INTERESTING USES OF GPS
It is well recorded that the Global Positioning Satellite (GPS) system is used for many purposes, from providing location accuracy for major construction projects to helping farmers plan and optimize management of harvesting operations, to tracking the meltdown of glaciers and even to help police track stolen vehicles. We have stumbled on some more unusual uses of GPS.
The Polk County, Florida school district uses GPS to keep track of its school buses. In addition to tracking the movement of the buses, the GPS tracking has come in handy for resolving disputes with parents by proving that buses are arriving at their stops on time. No longer can children hide until the bus drives past them and then tell their parents that the bus never showed up. With the GPS system the school district can show exactly when the bus was at the stop. No more blaming the driver when you are playing hooky.
Farmers are always trying to find ways of increasing their revenues. One new way is to create a maze. In Sunderland, Massachusetts, one farmer has created mazes that look like the Mona Lisa, Kerry and Bush, and the chef Julia Childs. He charges people to enter and experience the maze. He would not have been able to do this without the help of GPS receiver and a geographic information system (GIS). GPS and GIS technology helps the farmer create his elaborate designs that are well fitted to his corn field, by taking into account the size and shape of the field and the amount of detail in the maze design.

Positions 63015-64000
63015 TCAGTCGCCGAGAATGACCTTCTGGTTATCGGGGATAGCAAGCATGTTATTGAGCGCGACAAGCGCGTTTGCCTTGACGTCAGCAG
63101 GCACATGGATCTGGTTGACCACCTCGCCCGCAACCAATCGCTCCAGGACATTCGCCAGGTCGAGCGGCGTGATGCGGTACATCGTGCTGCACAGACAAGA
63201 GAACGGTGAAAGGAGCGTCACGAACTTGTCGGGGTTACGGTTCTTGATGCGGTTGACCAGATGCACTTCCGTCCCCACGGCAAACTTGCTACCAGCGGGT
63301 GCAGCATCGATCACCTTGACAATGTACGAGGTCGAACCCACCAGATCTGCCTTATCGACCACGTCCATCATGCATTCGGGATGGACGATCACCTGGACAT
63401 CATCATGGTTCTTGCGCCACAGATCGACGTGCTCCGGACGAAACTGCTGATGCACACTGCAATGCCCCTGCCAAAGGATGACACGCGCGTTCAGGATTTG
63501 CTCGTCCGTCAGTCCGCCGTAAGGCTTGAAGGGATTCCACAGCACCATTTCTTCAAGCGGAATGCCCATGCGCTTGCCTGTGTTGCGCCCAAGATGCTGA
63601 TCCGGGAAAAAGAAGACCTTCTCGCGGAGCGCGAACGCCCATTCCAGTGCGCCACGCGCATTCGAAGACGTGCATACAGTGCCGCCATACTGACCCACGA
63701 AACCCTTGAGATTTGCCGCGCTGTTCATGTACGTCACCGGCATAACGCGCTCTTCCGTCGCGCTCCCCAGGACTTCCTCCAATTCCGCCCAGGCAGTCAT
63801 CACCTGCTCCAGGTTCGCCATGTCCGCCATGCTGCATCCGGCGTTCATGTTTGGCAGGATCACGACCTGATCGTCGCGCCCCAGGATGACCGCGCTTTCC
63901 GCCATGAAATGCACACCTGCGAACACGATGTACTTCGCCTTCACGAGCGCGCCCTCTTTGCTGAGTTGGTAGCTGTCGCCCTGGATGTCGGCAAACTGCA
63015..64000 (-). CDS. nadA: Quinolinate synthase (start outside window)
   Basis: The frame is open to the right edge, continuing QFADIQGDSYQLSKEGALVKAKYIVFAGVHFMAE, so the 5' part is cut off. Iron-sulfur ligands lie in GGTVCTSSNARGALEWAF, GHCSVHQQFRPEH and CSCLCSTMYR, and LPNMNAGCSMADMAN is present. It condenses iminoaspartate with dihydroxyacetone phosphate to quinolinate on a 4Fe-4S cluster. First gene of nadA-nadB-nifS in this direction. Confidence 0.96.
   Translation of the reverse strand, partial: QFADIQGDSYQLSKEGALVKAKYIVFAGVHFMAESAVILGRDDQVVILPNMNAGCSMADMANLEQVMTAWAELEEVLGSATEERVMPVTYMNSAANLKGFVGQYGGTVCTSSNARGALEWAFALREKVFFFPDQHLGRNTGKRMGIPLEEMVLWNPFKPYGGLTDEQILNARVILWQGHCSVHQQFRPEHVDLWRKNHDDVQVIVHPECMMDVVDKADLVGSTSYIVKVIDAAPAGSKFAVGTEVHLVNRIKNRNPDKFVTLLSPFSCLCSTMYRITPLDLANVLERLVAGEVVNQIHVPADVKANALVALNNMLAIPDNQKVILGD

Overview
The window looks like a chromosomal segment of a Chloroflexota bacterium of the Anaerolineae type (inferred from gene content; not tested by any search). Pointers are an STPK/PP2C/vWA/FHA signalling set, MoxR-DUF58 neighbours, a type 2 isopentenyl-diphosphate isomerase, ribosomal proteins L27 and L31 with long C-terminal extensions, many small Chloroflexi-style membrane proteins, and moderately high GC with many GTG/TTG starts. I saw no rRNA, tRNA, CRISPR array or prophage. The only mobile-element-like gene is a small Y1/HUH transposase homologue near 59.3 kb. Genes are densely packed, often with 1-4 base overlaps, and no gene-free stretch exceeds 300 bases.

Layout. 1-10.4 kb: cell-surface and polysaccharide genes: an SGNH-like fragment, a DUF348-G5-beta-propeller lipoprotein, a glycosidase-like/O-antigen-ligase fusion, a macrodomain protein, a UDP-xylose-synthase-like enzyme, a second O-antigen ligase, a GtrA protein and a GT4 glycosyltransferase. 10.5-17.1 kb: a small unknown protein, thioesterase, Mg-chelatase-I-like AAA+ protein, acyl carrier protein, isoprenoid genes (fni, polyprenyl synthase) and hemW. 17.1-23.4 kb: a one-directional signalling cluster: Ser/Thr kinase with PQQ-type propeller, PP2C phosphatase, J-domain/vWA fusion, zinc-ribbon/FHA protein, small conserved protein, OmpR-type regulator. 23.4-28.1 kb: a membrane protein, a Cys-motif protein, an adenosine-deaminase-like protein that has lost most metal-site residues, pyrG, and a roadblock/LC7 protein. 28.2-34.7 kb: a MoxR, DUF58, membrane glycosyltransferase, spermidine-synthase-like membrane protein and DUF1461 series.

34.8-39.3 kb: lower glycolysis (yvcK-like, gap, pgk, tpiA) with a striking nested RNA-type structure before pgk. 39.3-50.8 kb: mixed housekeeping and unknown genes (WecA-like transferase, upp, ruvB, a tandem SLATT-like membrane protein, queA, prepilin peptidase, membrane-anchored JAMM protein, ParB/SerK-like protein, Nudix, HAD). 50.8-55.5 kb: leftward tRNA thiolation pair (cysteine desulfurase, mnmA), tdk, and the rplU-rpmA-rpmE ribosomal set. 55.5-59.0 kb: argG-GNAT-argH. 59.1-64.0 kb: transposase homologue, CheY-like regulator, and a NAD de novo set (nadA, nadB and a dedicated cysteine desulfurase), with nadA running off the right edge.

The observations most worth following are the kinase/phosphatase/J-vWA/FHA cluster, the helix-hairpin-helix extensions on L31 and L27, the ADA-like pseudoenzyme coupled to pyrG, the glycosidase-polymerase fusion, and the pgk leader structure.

Forsyth County Health Officials in North Carolina are using GPS to track mosquito problem areas. With the help of GPS they can keep watch on the wetlands and swampy areas as they either dry up or fill up, which in turn triggers the mosquitoes.
Of course, it often takes an artist to be come up with a creative way of using GPS. English artist Christian Nold uses GPS devices and sensors used in lie detector tests to create “emotional maps.” In San Francisco he outfitted over a hundred volunteers with these two devices and told them to wander the neighborhoods. Using GPS he is able to determine where and when the polygraph recorded a quickened heartbeat or an elevated blood pressure. He then asks the volunteers to recount what they experienced at specific locations when the polygraph reacted unusually. Nold downloads this information into a computer and comes up with a display showing where the volunteers had the most highs along with their comments. “By interpreting and annotating this data, communal emotion maps are constructed that are packed full of personal observations which show the areas that people feel strongly about and truly visualize the social space of a community,” says Nold. To see his maps go to his website ahttp://biomapping.net/ .